The very definition of DIY, independent filmmaking (VanBebber quit film school and used the remainder of his student load to fund the production), Deadbeat at Dawn surpasses it's low-budget origins to create revenge movie that delivers more thrills and bloody spills than all of Chuck Norris' films combined.

Deadbeat at Dawn is one of those films that you never stop hearing about. Released in 1988, it immediately became a cult classic and has remained one of the most sought after tapes ever since. If you ever stumble upon one of these rare and hard to find VHS tapes out in the wild, you pretty much struck gold. Since it's initial VHS release, it's gotten a few DVD releases which also don't come very cheap, and it's cult status continues to grow.

Now the fine folks over at Arrow Video have released the definitive version we all need to have. The new transfer brings out all the vivid colors on the shot on film classic. We also get a healthy dose of extras to dig into, so let's get started.

Goose (Jim VanBebber) has a girlfriend who wants him to quit the gang life. When he does, the gang leader of The Spiders doesn't like it, and orders his girlfriend murdered. When Goose discovers who was responsible, he's hellbent on revenge and formulates his revenge during the gang's big bank heist.

What can I say? Deadbeat is fucking awesome. After finally having seen it, I certainly understand the love for it. And I can tell you, had I seen this when I was a teenager, it would have supercharged my love and desire to become a director. You see, in my early teens through my early 20's my friends and I made an insane amount of home movies in the horror and action genre's. For as long as I can remember, I always wanted to be a director. It was my biggest passion, next to comics. Of course that desire fizzled the older I got, but man, had I seen this film back then, I'm pretty sure I would have done anything to get there.

You see, Jim VanBebber not only made this film, but he literally did almost everything in it. Credited as writer, director, star, editor, makeup effects artist and stunts, VanBebber's blood sweat and tears are all over every inch of this celluloid. He may not be the most natural actor, but he's really trying. You can tell. And besides, it's not his acting chops that you're interested in. No sir, because once the film hits the halfway mark, it turns into a balls to the walls action flick that will blow your mind with just how the hell he was able to pull it all off considering it's pretty much a DIY flick. I mean, it's incredible, and I can kick myself for not having seen it sooner.

• Brand new 2K restoration from original film elements, supervised and approved by writer-director Jim VanBebber
• High Definition Blu-ray (1080p) presentation
• Original uncompressed PCM mono audio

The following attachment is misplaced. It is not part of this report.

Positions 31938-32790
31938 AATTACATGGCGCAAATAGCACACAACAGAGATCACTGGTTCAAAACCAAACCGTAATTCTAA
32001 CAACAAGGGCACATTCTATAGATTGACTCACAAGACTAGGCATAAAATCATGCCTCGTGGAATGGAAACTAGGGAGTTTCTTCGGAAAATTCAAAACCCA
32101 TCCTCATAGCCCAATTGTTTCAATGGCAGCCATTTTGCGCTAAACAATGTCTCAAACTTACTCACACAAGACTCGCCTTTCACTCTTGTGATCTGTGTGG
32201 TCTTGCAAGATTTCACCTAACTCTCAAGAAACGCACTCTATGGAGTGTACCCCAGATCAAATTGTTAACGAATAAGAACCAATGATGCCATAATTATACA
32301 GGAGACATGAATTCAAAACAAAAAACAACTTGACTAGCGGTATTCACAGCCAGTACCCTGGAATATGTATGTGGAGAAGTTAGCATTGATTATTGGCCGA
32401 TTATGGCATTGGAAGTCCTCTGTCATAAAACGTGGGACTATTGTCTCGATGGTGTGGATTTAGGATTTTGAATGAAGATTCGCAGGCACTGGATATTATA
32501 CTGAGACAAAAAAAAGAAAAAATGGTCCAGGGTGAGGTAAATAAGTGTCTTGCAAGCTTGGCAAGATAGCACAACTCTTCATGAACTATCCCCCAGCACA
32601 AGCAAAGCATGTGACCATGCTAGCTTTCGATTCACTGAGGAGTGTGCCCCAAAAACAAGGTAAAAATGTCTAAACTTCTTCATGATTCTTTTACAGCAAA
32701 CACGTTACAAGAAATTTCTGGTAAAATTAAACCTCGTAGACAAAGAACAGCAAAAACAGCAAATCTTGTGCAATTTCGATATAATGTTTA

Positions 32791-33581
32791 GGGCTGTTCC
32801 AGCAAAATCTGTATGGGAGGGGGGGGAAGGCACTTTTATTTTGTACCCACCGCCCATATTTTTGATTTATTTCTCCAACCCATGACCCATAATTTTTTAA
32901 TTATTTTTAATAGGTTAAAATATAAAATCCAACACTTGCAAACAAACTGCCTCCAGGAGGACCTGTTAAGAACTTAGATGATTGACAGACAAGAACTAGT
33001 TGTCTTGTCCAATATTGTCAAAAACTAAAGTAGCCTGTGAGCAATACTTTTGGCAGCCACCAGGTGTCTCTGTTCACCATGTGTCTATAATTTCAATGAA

• Optional English subtitles for the deaf and hard of hearing
• Brand new free-wheeling audio commentary with Jim VanBebber (’Goose’, The Ravens’ Gang Leader), actor Paul Harper (’Danny Carmodi’, The Spyders’ Gang Leader) and guest Cody Lee Hardin, moderated by filmmaker Victor Bonacore (Diary of a Deadbeat: The Story of Jim VanBebber)
• Jim VanBebber, Deadbeat Forever! – a brand new retrospective documentary on VanBebber and the Deadbeat legacy by Filmmaker Victor Bonacore, featuring first-time interviews, super-rare footage, VanBebber’s college films and much, much more!
• Archival 1986 behind-the-scenes documentary – Nate Pennington’s VHS documentary on a failed Deadbeat shoot
• Outtakes, newly transferred in HD
• Four newly-restored VanBebber short films – Into the Black (1983, 34 mins), My Sweet Satan (1993, 19 mins), Roadkill: The Last Days of John Martin (1994, 14 mins) and Gator Green (2013, 16 mins)
• Jim VanBebber Music Video Collection, featuring never-before-seen Director’s Cuts
• Chunkblower – promotional trailer for an unfinished Gary Blair Smith-produced gore-soaked feature film
• Extensive Image Gallery – Never-Before-Seen Stills!
• Reversible sleeve featuring newly commissioned artwork by Peter Strain
FIRST PRESSING ONLY: Collector's booklet featuring new writing by Scott Gabbey and Graham Rae

For a film shot on video in full frame 30 years ago, the fine folks over at Arrow did a bangup job with the transfer. The stark grittiness contrasted with the strong vivid colors are a sight to behold, with the almost pink hued blood-drenched chaos only adding to it's magnificent color scheme. The extra's are where the real magic is though. On top of a slew of his short films, the full length feature documentary Diary of a Deadbeat is worth the price alone, but you also get a healthy dose of other extra's to dig into so really, it's a no-brainer. If you're into cult films, this is a must buy.


Blu-Ray Roundup - October Edition: Schlock, Torso, Twelve Monkeys and Distant Voices, Still Lives

SCHLOCK (1973)

John Landis' 
First Film Comes 
to Blu-Ray

From writer/director John Landis, the mind behind The Blues Brothers and An American Werewolf in London, comes a love story that transcends the boundaries of nature and good taste – the one and only Schlock!